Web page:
Types of wood beams and joint methods

 In Floor joists

Wood beams are often used when constructing timber frames for buildings.

However, in order to build a solid structure that will withstand the test of time and the many stresses it may face, it is important to choose the right type of beams and join them using the appropriate method.

In this article, our prefabricated wood structure specialists will present several types of wood beams and the techniques that can be used to join them.

Types of wood beams

Beams are large pieces of wood that are able to bear heavy loads. They can be made of solid wood or engineered wood.

There are many varieties available, each with its own characteristics:

Solid wood beams

Solid wood beams are made of a single piece of wood. As their name implies, they are very sturdy. They have been used for centuries to make buildings and structures of all kinds.

The rugged appearance of these beams gives them an undeniable charm, but they can be quite expensive. Their considerable weight can also make them more complicated to install.

Finger-jointed beams

The finger-jointing technique is one way to optimize the use of forest resources. It is a manufacturing process that creates beams of considerable length by combining several short pieces of solid wood stripped of their structural flaws.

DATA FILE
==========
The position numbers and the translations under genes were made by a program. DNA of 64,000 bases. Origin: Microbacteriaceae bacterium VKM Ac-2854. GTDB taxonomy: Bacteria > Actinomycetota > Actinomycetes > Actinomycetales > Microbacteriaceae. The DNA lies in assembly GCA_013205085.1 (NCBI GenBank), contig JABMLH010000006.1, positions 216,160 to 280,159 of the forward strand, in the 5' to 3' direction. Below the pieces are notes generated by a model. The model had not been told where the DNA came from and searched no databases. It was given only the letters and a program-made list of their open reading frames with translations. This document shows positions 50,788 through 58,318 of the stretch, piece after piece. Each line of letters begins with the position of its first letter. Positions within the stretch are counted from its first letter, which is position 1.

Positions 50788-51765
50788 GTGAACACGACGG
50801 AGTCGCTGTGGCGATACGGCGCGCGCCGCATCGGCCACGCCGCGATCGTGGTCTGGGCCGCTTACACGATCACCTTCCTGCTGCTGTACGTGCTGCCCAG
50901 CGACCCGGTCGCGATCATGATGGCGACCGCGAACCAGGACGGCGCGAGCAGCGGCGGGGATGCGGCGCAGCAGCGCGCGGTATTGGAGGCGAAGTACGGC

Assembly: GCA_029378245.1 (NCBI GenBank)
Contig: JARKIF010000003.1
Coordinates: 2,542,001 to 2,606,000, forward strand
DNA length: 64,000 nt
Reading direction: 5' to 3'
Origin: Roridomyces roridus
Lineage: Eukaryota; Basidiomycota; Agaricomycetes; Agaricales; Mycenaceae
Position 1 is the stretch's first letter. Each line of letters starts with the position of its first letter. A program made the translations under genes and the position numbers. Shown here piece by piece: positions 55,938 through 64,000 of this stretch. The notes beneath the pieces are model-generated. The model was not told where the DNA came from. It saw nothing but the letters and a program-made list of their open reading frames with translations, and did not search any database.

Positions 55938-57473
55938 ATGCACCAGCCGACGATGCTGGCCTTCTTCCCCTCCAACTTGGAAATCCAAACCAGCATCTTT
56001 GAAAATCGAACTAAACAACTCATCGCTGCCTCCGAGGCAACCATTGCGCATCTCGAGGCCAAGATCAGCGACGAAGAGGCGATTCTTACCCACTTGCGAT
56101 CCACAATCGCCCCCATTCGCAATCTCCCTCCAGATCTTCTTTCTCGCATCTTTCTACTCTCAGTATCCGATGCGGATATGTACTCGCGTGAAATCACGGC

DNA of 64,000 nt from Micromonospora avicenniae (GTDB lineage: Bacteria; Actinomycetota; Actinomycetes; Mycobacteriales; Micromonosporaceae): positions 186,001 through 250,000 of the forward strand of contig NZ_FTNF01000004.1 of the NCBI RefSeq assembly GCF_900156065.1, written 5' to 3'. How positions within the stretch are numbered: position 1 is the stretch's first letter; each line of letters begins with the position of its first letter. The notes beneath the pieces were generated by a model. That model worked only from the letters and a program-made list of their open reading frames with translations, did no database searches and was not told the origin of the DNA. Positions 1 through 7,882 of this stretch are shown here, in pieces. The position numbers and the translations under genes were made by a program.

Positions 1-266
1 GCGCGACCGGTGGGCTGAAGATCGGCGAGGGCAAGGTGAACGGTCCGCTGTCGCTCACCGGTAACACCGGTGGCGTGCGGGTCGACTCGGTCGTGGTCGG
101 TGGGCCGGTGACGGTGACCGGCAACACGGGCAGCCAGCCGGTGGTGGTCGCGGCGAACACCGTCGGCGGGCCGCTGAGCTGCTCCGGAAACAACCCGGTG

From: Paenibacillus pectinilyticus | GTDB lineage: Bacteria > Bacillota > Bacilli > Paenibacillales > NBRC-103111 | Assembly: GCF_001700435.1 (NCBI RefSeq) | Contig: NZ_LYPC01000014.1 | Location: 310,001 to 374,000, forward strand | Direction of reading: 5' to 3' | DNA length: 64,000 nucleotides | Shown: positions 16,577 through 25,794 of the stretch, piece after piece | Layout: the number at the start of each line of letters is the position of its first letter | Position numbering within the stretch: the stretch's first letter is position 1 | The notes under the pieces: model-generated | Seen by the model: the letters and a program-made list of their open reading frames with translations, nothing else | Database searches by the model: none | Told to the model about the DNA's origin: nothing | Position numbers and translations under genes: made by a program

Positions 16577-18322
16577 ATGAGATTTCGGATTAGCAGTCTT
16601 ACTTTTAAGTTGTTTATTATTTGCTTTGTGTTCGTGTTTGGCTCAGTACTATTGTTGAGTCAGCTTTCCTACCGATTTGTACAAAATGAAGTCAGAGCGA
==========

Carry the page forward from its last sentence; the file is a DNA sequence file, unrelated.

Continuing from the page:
In order to achieve better durability and higher mechanical strength, the wood pieces are assembled lengthwise and connected by finger joints.

Laminated veneer lumber (LVL) beams

Laminated veneer lumber or LVL beams are considered engineered wood. They are made up of a number of wood veneers around 3 mm thick, glued parallel to each other under heat and high pressure.

These structural composite lumber beams are much less likely to warp, twist, bow or shrink than solid wood beams. Some of the veneers can even be placed with the wood grain perpendicular to the rest to increase strength and durability.

Glued laminated timber (glulam) beams

Glued laminated timber (sometimes abbreviated as glulam) beams are made up of wood slats 6 mm to 45 mm thick, glued together using a water-repellent adhesive, with all fibres going in the same direction. They are valued for their mechanical strength, dimensional stability and aesthetic qualities.

These engineered wood beams can reach an impressive length and are therefore useful in the construction of large buildings with wood frames.

Glued solid timber beams